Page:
Teicher: I can't see an argument for any other division. I could make a case for the Broncos, Chargers or Chiefs reaching the Super Bowl next season. I can't see the Raiders getting through the AFC West -- not to mention potential playoff opposition that includes the Bills and Bengals -- but that's no shame in this division or this conference.

One word of caution: Not all of these big AFC West trades or free-agent signings will work out as planned. But the division will still be the most difficult to win and the champion will truly be the survivor of the fittest.

How would you rank the quarterbacks? Why?

Gutierrez: You trying to get me blocked on Twitter by the QB I cover (wait, that already happened)?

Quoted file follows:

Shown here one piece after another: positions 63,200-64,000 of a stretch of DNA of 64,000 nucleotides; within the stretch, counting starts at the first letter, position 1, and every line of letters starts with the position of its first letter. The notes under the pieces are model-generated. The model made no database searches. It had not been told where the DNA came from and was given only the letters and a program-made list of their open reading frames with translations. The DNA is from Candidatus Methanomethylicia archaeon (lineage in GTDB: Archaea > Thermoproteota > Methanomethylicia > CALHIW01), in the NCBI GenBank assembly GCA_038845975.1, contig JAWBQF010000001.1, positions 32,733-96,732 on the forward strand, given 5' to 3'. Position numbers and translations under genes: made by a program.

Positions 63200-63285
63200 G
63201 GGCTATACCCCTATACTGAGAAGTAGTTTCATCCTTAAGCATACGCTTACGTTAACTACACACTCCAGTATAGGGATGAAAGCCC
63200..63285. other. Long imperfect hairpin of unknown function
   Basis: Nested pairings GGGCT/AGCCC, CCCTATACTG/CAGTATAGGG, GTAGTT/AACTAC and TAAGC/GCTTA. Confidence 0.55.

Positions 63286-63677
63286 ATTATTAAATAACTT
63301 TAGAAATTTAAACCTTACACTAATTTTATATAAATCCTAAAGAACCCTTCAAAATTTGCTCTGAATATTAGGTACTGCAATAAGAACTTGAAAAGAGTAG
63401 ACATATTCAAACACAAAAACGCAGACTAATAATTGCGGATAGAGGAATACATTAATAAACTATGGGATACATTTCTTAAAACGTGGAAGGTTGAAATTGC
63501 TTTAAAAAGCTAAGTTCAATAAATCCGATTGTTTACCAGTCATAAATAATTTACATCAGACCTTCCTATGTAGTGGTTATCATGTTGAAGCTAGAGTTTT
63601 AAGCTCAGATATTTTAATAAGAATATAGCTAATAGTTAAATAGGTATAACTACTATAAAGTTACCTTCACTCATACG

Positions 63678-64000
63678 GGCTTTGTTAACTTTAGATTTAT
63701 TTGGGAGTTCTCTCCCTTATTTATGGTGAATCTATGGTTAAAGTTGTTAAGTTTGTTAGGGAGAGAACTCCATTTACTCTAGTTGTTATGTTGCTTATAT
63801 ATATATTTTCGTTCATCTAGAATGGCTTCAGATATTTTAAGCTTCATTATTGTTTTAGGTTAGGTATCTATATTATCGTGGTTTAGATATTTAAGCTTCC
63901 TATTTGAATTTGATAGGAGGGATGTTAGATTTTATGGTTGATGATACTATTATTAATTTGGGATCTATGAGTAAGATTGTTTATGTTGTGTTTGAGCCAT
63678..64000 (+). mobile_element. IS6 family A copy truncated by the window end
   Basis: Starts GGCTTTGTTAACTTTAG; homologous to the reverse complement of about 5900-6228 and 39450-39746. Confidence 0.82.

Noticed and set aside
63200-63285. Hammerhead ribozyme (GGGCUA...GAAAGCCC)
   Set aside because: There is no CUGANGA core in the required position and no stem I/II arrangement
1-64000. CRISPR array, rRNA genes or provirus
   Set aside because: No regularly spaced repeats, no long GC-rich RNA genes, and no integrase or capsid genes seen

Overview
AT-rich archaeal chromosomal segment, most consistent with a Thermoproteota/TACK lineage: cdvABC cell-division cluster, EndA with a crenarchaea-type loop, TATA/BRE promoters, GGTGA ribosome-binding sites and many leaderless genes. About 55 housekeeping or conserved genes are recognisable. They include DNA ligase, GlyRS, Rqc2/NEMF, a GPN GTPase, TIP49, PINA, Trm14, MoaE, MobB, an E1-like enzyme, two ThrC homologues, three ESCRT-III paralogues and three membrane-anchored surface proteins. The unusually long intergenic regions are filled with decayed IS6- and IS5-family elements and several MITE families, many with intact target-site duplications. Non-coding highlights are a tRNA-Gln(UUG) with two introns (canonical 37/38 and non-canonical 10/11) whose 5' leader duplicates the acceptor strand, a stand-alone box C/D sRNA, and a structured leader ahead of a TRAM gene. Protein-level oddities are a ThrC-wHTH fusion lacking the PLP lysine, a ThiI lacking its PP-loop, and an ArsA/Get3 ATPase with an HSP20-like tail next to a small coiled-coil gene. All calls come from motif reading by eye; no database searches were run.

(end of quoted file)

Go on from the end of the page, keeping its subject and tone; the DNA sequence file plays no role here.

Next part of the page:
OK, then, let's rank 'em by where they currently stand in terms of career accomplishments at this stage of their careers: 1, Mahomes, who, at just 26, already has a league MVP as well as a Super Bowl MVP on his mantle. 2, Wilson, who has a gold jacket in his future to go with his Super Bowl ring. 3, Derek Carr, who holds virtually every Raiders passing record and, turning 31 later this month, might not have hit his ceiling yet with his college bestie joining him in Las Vegas. 4, Justin Herbert, who has thrown the most TD passes in the first two years of his career (69) but has a losing record and has yet to appear in the postseason but might actually have the brightest future.